Toxicology Defined with dōTERRA
When used according to labeling recommendations and other professional guidelines, essential oils are not only very safe, but also offer profound benefits. The appropriate application of essential oil can be a powerful asset in the management of health in an all-natural way. An important part of essential oil application is understanding dosage, or the frequency and amount that something is used or consumed. An appropriate dose needs to be taken to induce the health benefit, but that dose also must remain below the known safe limit. Like everything we use or consume, there are both safe and inappropriate doses of essential oils. At recommended levels, essential oils are very safe; however, if this level is exceeded, essential oils can cause harmful effects, more generally referred to as toxicity.
The term “toxicology” is derived from the Greek word toxicos, meaning poisonous. The complex field of toxicology combines the biological, chemical, and physiological sciences to determine how different chemical substances affect living organisms, especially humans. Specifically, the study of toxicology examines mechanistic action, detection, symptomology, and treatment of substance overuse.
Derived from the same Greek root, the term “toxicity” describes the point at which a substance is harmful or deadly. Toxicity is influenced by many factors, including form of the substance (gas, liquid, ointment, etc.), application method (ingestion, topical use, inhalation, injection, etc.), length of exposure, number of exposures, age of the individual, size of the individual, health of the individual, etc.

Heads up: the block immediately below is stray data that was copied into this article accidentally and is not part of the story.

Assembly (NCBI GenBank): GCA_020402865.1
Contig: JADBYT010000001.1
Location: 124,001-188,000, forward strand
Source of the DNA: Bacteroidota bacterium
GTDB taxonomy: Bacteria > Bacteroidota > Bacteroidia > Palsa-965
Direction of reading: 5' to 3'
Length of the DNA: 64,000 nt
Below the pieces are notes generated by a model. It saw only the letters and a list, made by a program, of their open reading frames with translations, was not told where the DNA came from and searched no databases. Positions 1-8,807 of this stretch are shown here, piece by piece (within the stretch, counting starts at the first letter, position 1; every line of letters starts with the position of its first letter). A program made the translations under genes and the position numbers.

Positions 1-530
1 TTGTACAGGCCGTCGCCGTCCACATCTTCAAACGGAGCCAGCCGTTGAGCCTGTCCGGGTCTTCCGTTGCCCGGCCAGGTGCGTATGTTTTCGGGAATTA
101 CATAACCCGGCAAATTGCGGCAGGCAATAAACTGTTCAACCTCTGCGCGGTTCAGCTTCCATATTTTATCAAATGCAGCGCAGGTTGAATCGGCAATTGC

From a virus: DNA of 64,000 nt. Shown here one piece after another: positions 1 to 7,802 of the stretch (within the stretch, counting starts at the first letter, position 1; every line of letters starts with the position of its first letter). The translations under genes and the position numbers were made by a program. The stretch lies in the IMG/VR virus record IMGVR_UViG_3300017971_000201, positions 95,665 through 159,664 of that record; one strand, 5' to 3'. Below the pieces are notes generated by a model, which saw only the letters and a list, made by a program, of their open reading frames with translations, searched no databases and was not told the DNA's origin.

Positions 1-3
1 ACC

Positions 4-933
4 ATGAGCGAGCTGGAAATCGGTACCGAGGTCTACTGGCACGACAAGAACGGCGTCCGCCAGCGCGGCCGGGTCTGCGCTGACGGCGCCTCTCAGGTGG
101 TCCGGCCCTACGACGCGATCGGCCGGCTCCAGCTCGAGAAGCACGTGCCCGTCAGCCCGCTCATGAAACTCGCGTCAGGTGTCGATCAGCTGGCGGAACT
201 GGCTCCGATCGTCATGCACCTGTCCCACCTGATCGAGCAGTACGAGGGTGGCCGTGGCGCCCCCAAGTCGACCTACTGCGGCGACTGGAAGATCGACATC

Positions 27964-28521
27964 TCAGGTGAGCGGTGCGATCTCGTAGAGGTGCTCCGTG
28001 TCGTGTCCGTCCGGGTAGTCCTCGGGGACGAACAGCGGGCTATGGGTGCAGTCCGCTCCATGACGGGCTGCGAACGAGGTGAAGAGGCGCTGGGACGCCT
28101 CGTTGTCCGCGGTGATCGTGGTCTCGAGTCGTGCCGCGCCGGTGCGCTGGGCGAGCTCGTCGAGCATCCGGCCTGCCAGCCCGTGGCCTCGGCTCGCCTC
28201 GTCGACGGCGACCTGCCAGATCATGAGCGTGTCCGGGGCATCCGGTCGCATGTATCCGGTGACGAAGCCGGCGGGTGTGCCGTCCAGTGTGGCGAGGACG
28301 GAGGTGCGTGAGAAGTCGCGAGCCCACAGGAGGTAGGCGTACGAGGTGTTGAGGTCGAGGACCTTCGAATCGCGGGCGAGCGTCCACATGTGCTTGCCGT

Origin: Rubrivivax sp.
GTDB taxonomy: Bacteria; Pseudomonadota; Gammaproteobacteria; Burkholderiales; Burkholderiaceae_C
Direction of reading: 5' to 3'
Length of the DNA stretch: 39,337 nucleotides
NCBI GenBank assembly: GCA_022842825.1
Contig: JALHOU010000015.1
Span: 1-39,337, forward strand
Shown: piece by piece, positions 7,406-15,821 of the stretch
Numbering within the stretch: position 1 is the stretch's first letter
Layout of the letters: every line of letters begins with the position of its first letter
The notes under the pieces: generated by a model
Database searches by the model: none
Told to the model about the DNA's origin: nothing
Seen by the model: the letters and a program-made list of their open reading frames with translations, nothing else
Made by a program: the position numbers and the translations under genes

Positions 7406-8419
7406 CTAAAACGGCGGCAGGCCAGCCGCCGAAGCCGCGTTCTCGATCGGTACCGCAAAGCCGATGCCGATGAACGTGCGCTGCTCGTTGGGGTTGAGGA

Everything we consume is potentially toxic; the dose makes the poison. For instance, even water can become toxic if consumed in high enough quantities. When too much water is consumed, it disrupts cell electrolyte levels. This means that the fluid outside of the cell has a far lower concentration of electrolytes than the fluid inside the cell. To maintain balance, water floods into the cells, sometimes causing them to burst. Too much water can be especially harmful in the brain, where cranial swelling may cause overall dysfunction of the nervous system, brain damage, coma, or even death. However, just because water has a toxic dose does not mean it is not safe at lower doses. In fact, water is a vital nutrient—without it, we would die in just a few days! Examples of other essential nutrients and their recommended and toxic doses are shown below:
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